On Saturday, the high school career of Joseph Girard III officially ends with his graduation from Glens Falls.
The next day, JG3 is on to his next step — off to Syracuse University as a freshman on the men’s basketball team. He’s on the verge of a whirlwind summer that few incoming college students ever experience.
“Right when I get there, we go right to work, get ready for the team and the season,” Girard said last week.
For Girard — who will major in communications at Syracuse’s Newhouse School of Public Communications — college starts right away: he has two summer classes that begin Monday.
His summer will include team workouts in the mornings — coaches are allowed only a certain number of hours per week with the team in the offseason — and a team trip to Italy from Aug. 10-20. The overseas trip allows the Orange to have 10 extra official practices.
“We’re going to be playing four exhibition games in Italy, in four different cities,” said Girard, who hopes to become a sportscaster whenever his playing days are through. “We’re going to Rome and Venice, I’m not sure where else.”
And even though Syracuse’s first game on Nov. 6 will be against the defending national champion, Virginia, you can hear in Girard’s voice how much he’s looking forward to the upcoming season.
“I played a lot of people in AAU that I’m going to be playing against (in college), but this is a whole different world,” Girard said. “I’m very prepared — it’s been my dream my whole life.”
It certainly won’t be easy. The 6-foot-2 combo guard will be making the leap from Class B high school boys basketball in New York state to NCAA Division I men’s college hoops. The Atlantic Coast Conference. Duke. North Carolina. Virginia. Serious basketball.
His father, Joe Girard Jr., said Joseph sees things in terms of a challenge to meet, another step to reach.
“Mentally and physically, he’s ready,” Joe Girard Jr. said. “He’s very driven. It’s another challenge for him and he’s always risen to each new challenge.
“We’ve always preached the three H’s — stay humble, stay healthy and stay hungry,” Joe Jr. added. “So far, he’s been able to do that.”
Joseph is part of a five-member recruiting class that will play on the youngest Syracuse team — no seniors — to take the floor in many years, hoping to build on a 20-14 season that saw the Orange make a first-round exit from the NCAA Tournament.
He’ll also get to test out the new Division I 3-point line, which moves back from 20 feet, 9 inches to the international distance of 22-1 3/4. That’s still within JG3’s seemingly unlimited range.
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“Backing up the line works in my favor,” he said. “We’re going to play like they did when Coach Mac (assistant coach Gerry McNamara) was playing — we’ll run up and down and shoot a lot of 3’s. We’ve got a lot of pieces. We’re young, but we’ll be really good.”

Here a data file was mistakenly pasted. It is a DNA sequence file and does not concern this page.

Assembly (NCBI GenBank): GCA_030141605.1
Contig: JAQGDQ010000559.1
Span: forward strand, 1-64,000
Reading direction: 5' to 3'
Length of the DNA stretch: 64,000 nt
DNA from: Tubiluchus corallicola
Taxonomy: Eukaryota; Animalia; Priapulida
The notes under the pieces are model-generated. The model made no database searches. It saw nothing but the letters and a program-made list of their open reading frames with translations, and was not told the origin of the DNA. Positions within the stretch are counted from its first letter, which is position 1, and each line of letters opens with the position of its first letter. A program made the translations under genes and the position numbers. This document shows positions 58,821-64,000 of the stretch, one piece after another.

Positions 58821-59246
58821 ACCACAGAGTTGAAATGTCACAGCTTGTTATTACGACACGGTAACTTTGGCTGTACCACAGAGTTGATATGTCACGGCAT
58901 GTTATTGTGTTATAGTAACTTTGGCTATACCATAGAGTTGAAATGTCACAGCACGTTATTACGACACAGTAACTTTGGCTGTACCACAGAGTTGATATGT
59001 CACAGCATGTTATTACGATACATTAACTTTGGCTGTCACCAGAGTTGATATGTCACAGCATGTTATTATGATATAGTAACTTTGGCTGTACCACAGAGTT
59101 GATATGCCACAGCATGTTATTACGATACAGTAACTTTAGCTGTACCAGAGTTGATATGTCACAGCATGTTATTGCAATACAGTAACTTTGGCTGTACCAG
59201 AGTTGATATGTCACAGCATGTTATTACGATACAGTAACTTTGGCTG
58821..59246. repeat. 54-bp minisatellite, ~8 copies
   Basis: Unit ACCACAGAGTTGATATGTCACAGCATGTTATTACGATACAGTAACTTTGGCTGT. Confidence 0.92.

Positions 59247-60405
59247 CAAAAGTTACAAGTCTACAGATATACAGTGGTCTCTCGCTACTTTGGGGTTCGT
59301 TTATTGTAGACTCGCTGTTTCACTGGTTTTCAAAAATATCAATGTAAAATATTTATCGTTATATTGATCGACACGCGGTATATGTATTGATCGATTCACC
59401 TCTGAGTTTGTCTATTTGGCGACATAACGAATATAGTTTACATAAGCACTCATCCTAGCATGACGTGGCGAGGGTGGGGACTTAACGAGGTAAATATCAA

He also knows that, no matter how exceptional the recruit, playing time must be earned in the gym.
“I think he’ll be impactful and see quality minutes,” Joe Jr. said. “With his leadership and intangibles I think he’ll get good quality time.”
Girard III already knows some of his new teammates, including head coach Jim Boeheim’s son Buddy, a sophomore guard.
“Buddy Boeheim and I played on the same AAU team (Albany City Rocks) for three years,” he said. “I’ve gotten close to (junior) Elijah Hughes over the last year, and I roomed with (fellow freshman) Brycen Goodine at the 3-point and dunk competition and the Capital Classic.”
Girard III is already 2-0 in the Carrier Dome, Syracuse’s home basketball arena. An electrifying athlete at quarterback and safety, he led Glens Falls to state football championship victories in the Dome in 2016 and 2018.
“I miss football — it’s the biggest thing I’ve had to give up,” he said. “We had (Glens Falls) team camp (a couple of weeks ago) and it’s the first time in four or five years I wasn’t involved in it.”
Joseph Girard III leaves a lasting legacy in Glens Falls in both sports. His name is etched in Section II, state and probably even national record books.
In both sports, he had an admirable supporting cast, many of them standouts in their own right. An only child, Joseph has dozens of “brothers” — cousins and friends with whom he played since their pee-wee days — fiery competitors from the fields and gyms of Glens Falls.
Girard’s five-year varsity basketball career saw him score an unprecedented 4,763 points, averaging nearly 50 points per game over his last two seasons. The New York State Mr. Basketball award recipient highlighted his senior year with a last-second, game-winning shot in overtime of the state public high school championship game for Glens Falls’ first-ever state basketball title. One week later, in front of a roaring home crowd at Cool Insuring Arena, he led the 29-1 Indians to the Federation crown.
Finally, in April, Girard III capped off his high school career with 17 points and the MVP for the U.S. team in the Capital Classic tournament in Washington, D.C. He was recently named MaxPreps’ Male Athlete of the Year.
“It was amazing to go through it. You have to live in the moment, help your brothers out,” Joseph Girard III said. “It’s been a fun journey. It was the best I could have imagined for a high school career.”
“He’s had a fairytale career, he’s done everything he could possibly do at the high school level,” Joe Girard Jr. said. “He’s ready to do that again at the next level.”